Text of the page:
I wasn't the biggest fan of its Extreme VS iteration, although I enjoyed him in Gundam VS Gundam. For whatever reason, my opinion on this suit has changed and I loved it. The Providence Gundam is a beast, funnels are great to use and its projectiles are way too strong. I love it.

 Duel Gundam(Assault Shroud)
 Straight out of Maxi Boost, this unit plays just like it did in Extreme VS but with the ability to purge and re-equip the shroud at will, which makes it a bit more fun to use. Regardless, the Duel Gundam has been a unit I've never really liked, even though its design is quite cool. It's too slow and weak for my taste.

Blitz Gundam
 Blitz used to be a DLC unit in Full Boost, so I never got to play it, that said, I'm pretty sure it's exactly the same as it used to be in that game. The invisibility gimmick is quite useful, but both physical and beam attacks are too slow, making it a bit weak.

Forbidden Gundam
 I still dislike this one. The melee is weak, and the beams are slow. Nothing has changed.

Gundam ZZ

Qubeley Mark II
 For such a cheap unit, this one is REALLY good. I hadn't been a fan of this one previously, but I found it to be a terrific support unit thanks to its various projectile attacks to pester enemies with.

 Haman's Qubeley is an interesting unit because it has a ton of projectile tools... but where it really shines is in its strong, albeit long-winded, melee attacks. At close range, Qubeley can deal tons of damage if properly protected by a support unit, and its mid-range tools lets it close in while chipping away at its prey. It's quite good.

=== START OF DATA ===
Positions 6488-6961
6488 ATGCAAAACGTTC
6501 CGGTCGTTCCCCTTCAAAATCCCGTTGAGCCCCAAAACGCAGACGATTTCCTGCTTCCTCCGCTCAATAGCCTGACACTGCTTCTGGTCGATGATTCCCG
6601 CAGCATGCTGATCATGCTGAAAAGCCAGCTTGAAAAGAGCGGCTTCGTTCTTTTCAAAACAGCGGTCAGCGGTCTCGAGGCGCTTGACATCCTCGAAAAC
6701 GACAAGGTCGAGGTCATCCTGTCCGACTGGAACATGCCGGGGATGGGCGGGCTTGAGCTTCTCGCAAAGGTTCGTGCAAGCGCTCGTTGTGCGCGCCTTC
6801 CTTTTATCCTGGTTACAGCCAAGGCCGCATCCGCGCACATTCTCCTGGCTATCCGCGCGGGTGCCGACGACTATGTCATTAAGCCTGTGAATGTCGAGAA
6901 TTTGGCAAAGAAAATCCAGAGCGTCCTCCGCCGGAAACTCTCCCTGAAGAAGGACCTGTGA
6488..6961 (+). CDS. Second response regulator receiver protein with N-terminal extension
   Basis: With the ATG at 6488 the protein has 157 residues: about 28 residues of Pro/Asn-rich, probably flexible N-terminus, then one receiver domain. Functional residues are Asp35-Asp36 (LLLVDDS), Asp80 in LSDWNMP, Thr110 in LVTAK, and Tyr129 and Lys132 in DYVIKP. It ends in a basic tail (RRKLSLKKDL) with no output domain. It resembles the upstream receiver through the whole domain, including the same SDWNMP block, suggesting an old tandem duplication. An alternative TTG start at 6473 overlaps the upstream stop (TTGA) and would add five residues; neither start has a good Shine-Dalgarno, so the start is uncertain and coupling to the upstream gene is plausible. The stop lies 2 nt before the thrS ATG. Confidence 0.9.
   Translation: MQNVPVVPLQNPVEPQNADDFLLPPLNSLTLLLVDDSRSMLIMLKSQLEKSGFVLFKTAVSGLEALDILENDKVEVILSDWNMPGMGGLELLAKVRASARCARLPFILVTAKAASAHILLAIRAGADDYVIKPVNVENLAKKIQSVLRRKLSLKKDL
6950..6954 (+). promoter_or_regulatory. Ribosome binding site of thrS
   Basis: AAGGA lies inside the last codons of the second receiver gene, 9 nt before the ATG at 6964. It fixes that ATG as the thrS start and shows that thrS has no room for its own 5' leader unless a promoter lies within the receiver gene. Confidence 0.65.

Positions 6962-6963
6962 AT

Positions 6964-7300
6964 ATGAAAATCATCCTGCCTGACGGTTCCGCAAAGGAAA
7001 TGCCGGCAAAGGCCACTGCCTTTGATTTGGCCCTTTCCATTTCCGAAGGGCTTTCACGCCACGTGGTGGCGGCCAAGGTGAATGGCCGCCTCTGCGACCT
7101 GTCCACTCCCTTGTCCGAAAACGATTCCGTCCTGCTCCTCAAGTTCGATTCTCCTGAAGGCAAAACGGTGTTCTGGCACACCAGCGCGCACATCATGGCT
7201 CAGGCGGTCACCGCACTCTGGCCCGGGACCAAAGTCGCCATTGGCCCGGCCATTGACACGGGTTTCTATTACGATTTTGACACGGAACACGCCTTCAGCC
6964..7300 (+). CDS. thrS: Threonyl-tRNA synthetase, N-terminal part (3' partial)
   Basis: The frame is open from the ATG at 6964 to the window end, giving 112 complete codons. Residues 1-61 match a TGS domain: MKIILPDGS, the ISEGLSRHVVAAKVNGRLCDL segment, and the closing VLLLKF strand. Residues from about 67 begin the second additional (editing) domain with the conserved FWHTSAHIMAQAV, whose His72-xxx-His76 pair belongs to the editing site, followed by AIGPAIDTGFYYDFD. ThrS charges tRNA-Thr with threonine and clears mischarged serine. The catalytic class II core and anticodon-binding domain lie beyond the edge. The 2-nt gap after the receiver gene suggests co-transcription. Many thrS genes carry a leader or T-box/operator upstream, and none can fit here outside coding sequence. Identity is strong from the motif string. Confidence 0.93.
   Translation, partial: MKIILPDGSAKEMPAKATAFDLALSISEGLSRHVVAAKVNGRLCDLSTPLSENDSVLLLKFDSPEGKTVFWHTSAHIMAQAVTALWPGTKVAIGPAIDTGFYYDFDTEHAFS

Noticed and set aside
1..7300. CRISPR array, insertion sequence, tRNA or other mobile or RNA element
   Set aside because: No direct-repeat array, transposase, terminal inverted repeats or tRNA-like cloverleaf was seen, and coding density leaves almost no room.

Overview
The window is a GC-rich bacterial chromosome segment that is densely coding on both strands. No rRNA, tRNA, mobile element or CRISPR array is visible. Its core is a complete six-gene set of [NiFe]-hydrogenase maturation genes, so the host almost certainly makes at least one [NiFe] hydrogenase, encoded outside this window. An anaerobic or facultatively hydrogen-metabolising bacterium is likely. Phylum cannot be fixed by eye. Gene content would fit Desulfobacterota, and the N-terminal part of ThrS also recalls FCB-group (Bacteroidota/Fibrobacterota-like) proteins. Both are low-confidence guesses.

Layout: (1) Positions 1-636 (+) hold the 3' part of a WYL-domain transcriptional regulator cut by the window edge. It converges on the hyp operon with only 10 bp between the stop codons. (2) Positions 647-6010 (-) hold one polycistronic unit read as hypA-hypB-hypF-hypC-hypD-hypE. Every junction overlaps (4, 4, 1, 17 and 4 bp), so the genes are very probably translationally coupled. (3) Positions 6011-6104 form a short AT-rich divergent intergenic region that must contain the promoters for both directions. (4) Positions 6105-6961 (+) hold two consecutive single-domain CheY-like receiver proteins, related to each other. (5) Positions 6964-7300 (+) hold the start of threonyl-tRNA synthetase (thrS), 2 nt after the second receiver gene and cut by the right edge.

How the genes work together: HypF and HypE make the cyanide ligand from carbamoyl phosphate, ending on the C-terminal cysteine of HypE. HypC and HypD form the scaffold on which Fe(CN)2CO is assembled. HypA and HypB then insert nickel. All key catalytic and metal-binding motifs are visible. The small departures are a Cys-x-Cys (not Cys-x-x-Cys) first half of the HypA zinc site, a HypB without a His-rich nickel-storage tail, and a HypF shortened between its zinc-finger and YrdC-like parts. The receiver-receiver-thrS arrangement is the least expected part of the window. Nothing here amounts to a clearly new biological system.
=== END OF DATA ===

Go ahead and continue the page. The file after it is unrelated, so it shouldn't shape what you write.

NEW ZZ Gundam
 A new unit, kinda, this is the simple ZZ Gundam that was featured in the original Extreme VS. It has good, although slow, attacks, which makes him fairly balanced, even if a bit slow. It's a good unit to have at mid range.

ZZ Gundam Full Armor
 Horrid melee, even if it looks cool, but massive and strong beams. It can now unequip and equip its armor at will. Without its armor it gains a more balanced moveset, with decent melee and decent, albeit low on ammo, projectiles. It's a great unit with proper support.


Gundam Throne Drei
 A really fast, and really weak, gimmick unit. It has lost some moves, thus it can only work as a support unit. That said, it's main gimmick is the stealth field, which turns all locks on friendly units into green locks. I wasn't much of a fan then, and the nerfs don't help, so I won't be using this one very much.

Wednesday, July 4, 2018

Review #568: Klonoa - Empire of Dreams

 One crazy dream.

 Klonoa made the leap from Sony to Nintendo through the GBA, enter their first effort: Empire of Dreams. This is a puzzle-platform game that has you solving puzzles, by using and abusing enemies, and collecting gems in order to clear various stages.

 The plot is a bit wonkers, basically Klonoa is having a dream which soon turns into a nightmare as he is whisked away to the Empire of Dreams, a place where no one dreams anymore, and Klonoa is forced to take down four bullies in order to prove... something. It doesn't make much sense, but plot isn't the reason you'll be playing this game. As for the setup, the game is made up of five world, 5 puzzle-platform levels, 2 bonus levels and a boss each. There're also 3 bonus unlockable stages if you clear the game and fulfill certain conditions.